Twin-tube hydraulic piezometers can be used for measuring a limited range of negative pore water pressures (i.e. suctions). An adaptation of the traditional twin tube hydraulic piezometer is the flushable piezometer (see Ridley et al., 2003 [119]) shown in Figure 20. This piezometer incorporates a hydraulically operated shuttle valve that is used to isolate the sensor, which is located immediately behind the filter, from the flushing tubes, thereby enabling the piezometer to measure the maximum pore water tension, irrespective of the depth of installation. The hydraulic valve is screwed into the bottom of a plastic tube with a ceramic filter at the bottom of it. If air forms in the piezometer it can be removed by opening the valve and circulating de-aired water around the system. This piezometer also has the advantage that the calibration of the sensor can be checked in situ by comparing the pressure measured by the sensor with the known head of water when the valve is open and all of the air has been removed from the system. If the calibration has drifted the valve and the pressure sensor can be removed and replaced.

Hydraulic piezometers have also been adapted to the measurement of groundwater levels at multiple points within the same borehole (see Black et al., 1986 [120]) To do this a central access pipe is installed and the levels where pore water pressures are to be measured are isolated using packers placed either side of the measuring point, between the borehole and the access pipe. A mechanical valve located at the level of the measuring point allows fluid to be circulated and air to be purged. A measurement probe attached to a wireline is subsequently lowered to each measurement point in turn and sealed against a measurement port using a mechanical shoe.

If the pressure in the piezometer system drops below atmospheric pressure, air can form in the system causing erroneous readings; therefore the chamber and the tubes should be kept full of de-aired water. Circulation of water through the tubes and the chamber should be done slowly so that the pressure at the measurement point is left as close as possible to the working pressure. The tubing should also be ductile and in service should be able to accommodate any strains (e.g. settlement) that might be generated in the surrounding soil. Frequent (e.g. every 5 m) coils should be included in the tubing when laying it in trenches.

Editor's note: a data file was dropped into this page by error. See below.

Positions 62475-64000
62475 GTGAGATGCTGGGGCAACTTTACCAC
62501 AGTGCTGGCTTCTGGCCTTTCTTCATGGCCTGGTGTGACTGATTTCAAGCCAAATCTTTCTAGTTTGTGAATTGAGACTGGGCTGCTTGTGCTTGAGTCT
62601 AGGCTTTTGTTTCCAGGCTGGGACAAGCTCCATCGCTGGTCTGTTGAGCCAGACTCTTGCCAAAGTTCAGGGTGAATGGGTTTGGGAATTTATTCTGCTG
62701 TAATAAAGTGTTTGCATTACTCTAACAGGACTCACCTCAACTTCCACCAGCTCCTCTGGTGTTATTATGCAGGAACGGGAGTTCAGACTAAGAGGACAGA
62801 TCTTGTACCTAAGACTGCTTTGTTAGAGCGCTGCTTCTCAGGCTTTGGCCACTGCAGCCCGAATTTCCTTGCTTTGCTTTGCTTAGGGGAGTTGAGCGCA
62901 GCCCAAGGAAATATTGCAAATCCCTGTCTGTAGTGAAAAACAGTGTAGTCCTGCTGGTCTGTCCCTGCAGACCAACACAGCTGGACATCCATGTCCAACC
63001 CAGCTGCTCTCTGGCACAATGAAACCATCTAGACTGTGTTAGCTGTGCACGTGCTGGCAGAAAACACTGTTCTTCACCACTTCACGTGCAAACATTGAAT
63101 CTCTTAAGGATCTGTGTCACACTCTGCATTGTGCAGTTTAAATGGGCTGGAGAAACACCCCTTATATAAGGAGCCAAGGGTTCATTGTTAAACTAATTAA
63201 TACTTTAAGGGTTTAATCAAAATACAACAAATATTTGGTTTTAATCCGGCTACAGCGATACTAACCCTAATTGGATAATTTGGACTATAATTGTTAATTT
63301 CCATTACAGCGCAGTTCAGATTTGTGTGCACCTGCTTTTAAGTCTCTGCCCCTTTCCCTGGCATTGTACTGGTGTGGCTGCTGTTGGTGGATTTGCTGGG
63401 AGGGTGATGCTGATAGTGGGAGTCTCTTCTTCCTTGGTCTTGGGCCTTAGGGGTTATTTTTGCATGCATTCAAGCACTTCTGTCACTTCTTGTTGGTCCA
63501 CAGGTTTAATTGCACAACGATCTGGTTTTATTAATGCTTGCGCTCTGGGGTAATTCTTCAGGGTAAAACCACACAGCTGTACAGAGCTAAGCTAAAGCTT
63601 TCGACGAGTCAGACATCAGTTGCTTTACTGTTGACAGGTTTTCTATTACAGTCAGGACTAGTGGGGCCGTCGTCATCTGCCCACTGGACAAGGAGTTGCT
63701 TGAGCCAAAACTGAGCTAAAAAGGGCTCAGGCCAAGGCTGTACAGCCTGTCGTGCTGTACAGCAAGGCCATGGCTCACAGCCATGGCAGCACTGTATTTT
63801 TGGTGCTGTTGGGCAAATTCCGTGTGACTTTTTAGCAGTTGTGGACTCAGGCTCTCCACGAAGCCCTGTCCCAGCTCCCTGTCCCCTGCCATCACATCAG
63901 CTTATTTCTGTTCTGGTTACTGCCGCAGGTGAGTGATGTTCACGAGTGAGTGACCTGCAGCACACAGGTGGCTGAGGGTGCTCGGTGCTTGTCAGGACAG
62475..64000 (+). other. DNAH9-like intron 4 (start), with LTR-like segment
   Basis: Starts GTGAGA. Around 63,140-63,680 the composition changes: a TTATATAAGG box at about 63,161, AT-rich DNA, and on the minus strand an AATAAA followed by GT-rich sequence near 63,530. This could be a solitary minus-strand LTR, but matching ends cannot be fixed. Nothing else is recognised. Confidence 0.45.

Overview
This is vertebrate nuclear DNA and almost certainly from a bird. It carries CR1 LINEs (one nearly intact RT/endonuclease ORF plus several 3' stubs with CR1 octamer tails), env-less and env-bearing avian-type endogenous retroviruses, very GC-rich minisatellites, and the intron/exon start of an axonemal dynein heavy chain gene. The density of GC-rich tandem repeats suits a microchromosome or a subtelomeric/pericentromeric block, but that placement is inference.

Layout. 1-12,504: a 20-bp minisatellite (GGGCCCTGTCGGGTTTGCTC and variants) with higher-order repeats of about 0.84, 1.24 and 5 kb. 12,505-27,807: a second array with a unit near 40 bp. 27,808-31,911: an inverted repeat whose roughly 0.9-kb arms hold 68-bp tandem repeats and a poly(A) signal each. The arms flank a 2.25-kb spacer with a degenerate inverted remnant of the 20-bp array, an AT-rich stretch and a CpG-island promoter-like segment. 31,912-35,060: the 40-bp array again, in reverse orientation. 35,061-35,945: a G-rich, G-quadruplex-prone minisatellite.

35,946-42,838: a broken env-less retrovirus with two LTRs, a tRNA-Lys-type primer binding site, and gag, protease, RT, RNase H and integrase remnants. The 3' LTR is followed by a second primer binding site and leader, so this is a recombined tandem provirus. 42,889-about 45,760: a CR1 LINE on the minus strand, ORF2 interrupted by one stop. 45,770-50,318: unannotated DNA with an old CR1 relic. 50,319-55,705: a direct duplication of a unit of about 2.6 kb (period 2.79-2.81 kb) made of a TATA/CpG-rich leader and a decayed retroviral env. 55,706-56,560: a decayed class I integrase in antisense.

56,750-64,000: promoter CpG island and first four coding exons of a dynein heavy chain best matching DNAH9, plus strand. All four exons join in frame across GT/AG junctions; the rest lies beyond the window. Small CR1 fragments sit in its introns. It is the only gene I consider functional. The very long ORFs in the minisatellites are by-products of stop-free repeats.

Figure 19 Schematic of a Bishop-type twin-tube piezometer
Schematic of a Bishop-type twin-tube piezometer


1 Rubber seals 4 Compression fittings
2 Porous ceramic filter 5 Flush de-aired water (in)
3 Flush air and water (out) 6 Water-filled chamber

In strata with high permeability, care should be taken when using hydraulic piezometers to measure the permeability to ensure that the limiting permeability of the porous tip is higher than that of the surrounding ground.

When trying to measure negative pore water pressures (suctions), any hydraulic seals should be able to withstand the suctions without leaking. The level of the sensor relative to the filter should be taken into account when installing hydraulic piezometers in boreholes.

NOTE For every metre that the sensor is positioned above the filter the maximum recordable tension reduces by 10 kPa. Since the maximum pore water tension that can be measured with this type of piezometer is about 80 kPa, a few metres difference in elevation severely restricts their operational range.

In circumstances where the pore water pressure could vary from positive to negative values (e.g. vegetated clay slopes and embankments), a flushable type of piezometer should be used (see Figure 20).

Figure 20 Schematic of a Ridley-type flushable piezometer
Schematic of a Ridley-type flushable piezometer


1 Pump for circulating water and removing air 7 50 mm diameter UPVC pipe
8 Hydraulically operated valve
2 Flush de-aired water (in) 9 O-ring seal
3 Flush air and water (out) 10 Water chamber
4 Pressure sensor 11 Porous ceramic (1 bar air entry)
5 70 mm diameter fully grouted borehole
6 50 mm diameter UPVC pipe

BS 5930:2015 Code of practice for ground investigations